The reason for this is rather simple, yet a tad ironic. The game in which the Timberwolves set the franchise record for free throws made and attempted in a game is the same one that they nearly lost it because they couldn’t make them in the waning minutes of the contest. At the same time, you have to give the Nuggets credit. Not only did they execute their hack-a-wolf strategy to near perfection, but they also got creative in running some plays to get their four three pointers in the final minute that made this such a close game. Let’s take a look and see just how they were able to get those shots off.

Ty Lawson 0:27 Remaining

Lawson one
Judging by my header above, you can probably guess the ball is going to wind up in the hands of Ty Lawson, who is under the basket covered by Corey Brewer. In front of Randy Foye are Kenneth Faried (Who has Kevin Love defending him) stacked in front of him with Kevin Martin directly defending the inbounds pass.

Lawson two
Lawson runs in between Faried and Martin as Wilson Chandler steps to his right to prevent Brewer from running right to Lawson at the elbow and instead force him to follow Lawson’s pass. As a result, Lawson has time to get his feet set and launch a three, which he does sink. Lawson was red-hot on the night, finishing with 31 points, 11 assists and four steals. He really made himself a threat that the Timberwolves had to respect.

Wilson Chandler 0:23 seconds remaining

Chandler II 1
Virtually the same setup here as their previous inbounds play, but for the sake of this play it’s important to note that 1) Lawson is in the headband on the block, oddly covered by Love and Brewer; 2) Faried is just behind Martin; and 3) Chandler is right behind both Martin and Faried.
Chandler II 2
Here Foye gets the ball as Lawson runs towards the three point line, successfully drawing Martin to him, and Chandler simultaneously cuts towards the corner. The Timberwolves are now left scrambling as Brewer is now trying to catch up to Lawson although Martin was right there and they probably should have just switched.
Chandler II 3
Here’s why Martin and Brewer should have switched from the onset: Chandler is now wide open in the corner. It appears Brewer realizes that Martin has already picked up Lawson and that he is also too far away to do anything about Chandler. As for Love he’s trying to check Faried and can’t simply close out on Chandler. Finally, we see Cunningham, making a valiant effort to contest Chandler’s shot by way of around Faried and Love, but he is also far too late to be impactful here. And all Chandler has to do from here is make sure he’s not stepping on the line and hit the open corner three.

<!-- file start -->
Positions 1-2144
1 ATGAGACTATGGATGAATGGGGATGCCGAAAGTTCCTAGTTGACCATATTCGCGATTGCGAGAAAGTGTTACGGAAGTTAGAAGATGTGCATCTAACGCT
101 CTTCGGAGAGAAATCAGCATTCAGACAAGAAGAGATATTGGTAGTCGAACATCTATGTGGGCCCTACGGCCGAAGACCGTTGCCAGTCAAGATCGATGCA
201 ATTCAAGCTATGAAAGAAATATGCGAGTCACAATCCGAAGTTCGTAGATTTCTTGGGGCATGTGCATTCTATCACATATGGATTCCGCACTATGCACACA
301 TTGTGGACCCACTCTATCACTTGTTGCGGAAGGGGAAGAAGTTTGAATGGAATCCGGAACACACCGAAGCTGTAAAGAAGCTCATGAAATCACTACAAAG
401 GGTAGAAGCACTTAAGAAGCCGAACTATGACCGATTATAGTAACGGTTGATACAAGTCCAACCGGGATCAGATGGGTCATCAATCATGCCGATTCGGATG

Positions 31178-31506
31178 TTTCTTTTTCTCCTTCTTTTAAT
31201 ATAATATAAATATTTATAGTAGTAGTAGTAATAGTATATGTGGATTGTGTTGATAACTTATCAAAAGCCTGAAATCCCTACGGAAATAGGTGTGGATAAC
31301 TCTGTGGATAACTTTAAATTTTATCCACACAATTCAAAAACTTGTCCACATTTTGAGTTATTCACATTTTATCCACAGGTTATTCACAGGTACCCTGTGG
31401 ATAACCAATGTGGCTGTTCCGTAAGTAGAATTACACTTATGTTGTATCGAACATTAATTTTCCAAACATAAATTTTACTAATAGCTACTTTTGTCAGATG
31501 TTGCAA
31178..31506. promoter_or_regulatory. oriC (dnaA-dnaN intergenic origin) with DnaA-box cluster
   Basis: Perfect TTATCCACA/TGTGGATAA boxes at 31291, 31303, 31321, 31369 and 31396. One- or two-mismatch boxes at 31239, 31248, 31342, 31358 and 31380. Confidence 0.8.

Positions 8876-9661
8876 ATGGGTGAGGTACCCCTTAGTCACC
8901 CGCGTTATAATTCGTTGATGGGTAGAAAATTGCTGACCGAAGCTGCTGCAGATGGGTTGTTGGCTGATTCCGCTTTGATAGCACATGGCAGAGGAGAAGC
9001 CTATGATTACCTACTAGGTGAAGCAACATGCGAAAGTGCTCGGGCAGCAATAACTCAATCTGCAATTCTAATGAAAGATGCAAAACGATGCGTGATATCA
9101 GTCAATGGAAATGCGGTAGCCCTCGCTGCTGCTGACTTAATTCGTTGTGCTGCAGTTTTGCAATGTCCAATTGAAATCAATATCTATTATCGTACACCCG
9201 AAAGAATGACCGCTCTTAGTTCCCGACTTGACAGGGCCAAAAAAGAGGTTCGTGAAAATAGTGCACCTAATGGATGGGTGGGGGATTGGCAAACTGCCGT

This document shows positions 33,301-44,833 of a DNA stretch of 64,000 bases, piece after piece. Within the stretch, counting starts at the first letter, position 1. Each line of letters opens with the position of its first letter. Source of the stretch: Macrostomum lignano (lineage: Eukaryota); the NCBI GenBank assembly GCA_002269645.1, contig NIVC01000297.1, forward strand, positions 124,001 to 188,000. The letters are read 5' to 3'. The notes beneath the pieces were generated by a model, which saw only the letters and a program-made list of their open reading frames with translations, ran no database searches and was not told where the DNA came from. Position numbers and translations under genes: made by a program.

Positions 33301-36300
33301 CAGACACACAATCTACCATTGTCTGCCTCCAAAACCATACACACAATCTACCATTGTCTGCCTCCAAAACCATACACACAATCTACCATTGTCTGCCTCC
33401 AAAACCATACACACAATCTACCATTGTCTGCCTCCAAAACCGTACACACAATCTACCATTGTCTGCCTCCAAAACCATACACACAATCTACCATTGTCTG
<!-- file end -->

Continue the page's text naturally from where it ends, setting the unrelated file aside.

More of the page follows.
Wilson Chandler 0:17 seconds remaining

Chandler I 1
After JJ Barea splits a pair of free throws, the Nuggets get the ball over the halfcourt mark after a timeout. Once again, Lawson begins off of the block; Faried and Chandler are just off of the elbow; and Fournier is in the corner.
Chandler I 2
Foye receives the ball from the official and the magic begins. Lawson runs towards the free throw line but curls all the way out to the corner with Fournier in the corner on the far opposite end. What makes this play is that Faried turns to his left to pick Dante Cunningham and Chandler side steps from the screen towards the three point line.
Note Martin having his back turned to the action making it impossible for him to have any play on the pass to Chandler here. Though it is hard to fault him for thinking the play was again run for Lawson.
Chandler I 3
Foye steps inbounds towards Chandler who is now covered by Cunningham having been able to recover from the Faried screen while being chased by Martin.
Chandler I 4
However, it’s a fake handoff and the misdirection throws Cunningham off just enough to allow Chandler to rise up for the three.

 

 

 

 

 

 

 

 

 

 

 

 

 

 

 

 

 

 

 

 

 

 

 

 

 

 

 

 

 

 

 

Evan Fournier 0:12 seconds remaining

Fournier I
I hardly feel like counting this play, but it still counts. Fortunately for the Timberwolves they started making there free throws again because the Nuggets were seemingly hitting everything. Here, the Timberwolves make a free throw and Chandler launches an outlet upcourt to Darrell Arthur.
Fournier II
Arthur (Pictured just beyond halfcourt between Brewer and Martin), quickly flips the ball to Evan Fournier as the game clock winds down.
Fournier III
Fournier then races to the corner to launch this shot over JJ Barea with under 10 seconds to play and somehow nails it. Yeah, okay. Whatever.

 

 

 

 

 

 

 

 

 

 

 

 

 

 

 

 

 

 

 

 

 

So, this is how a once-blowout became a nail-biter on the road for the Timberwolves. Denver is an especially tough place to play because of the altitude, but you still have to execute better down the stretch to avoid getting into this position in the first place. Fortunately for Minnesota they were able to gut out the win, but it sure was a lot closer than it had to be. Not that close wins count any different in the standings than blowouts, but why make things more difficult for yourself?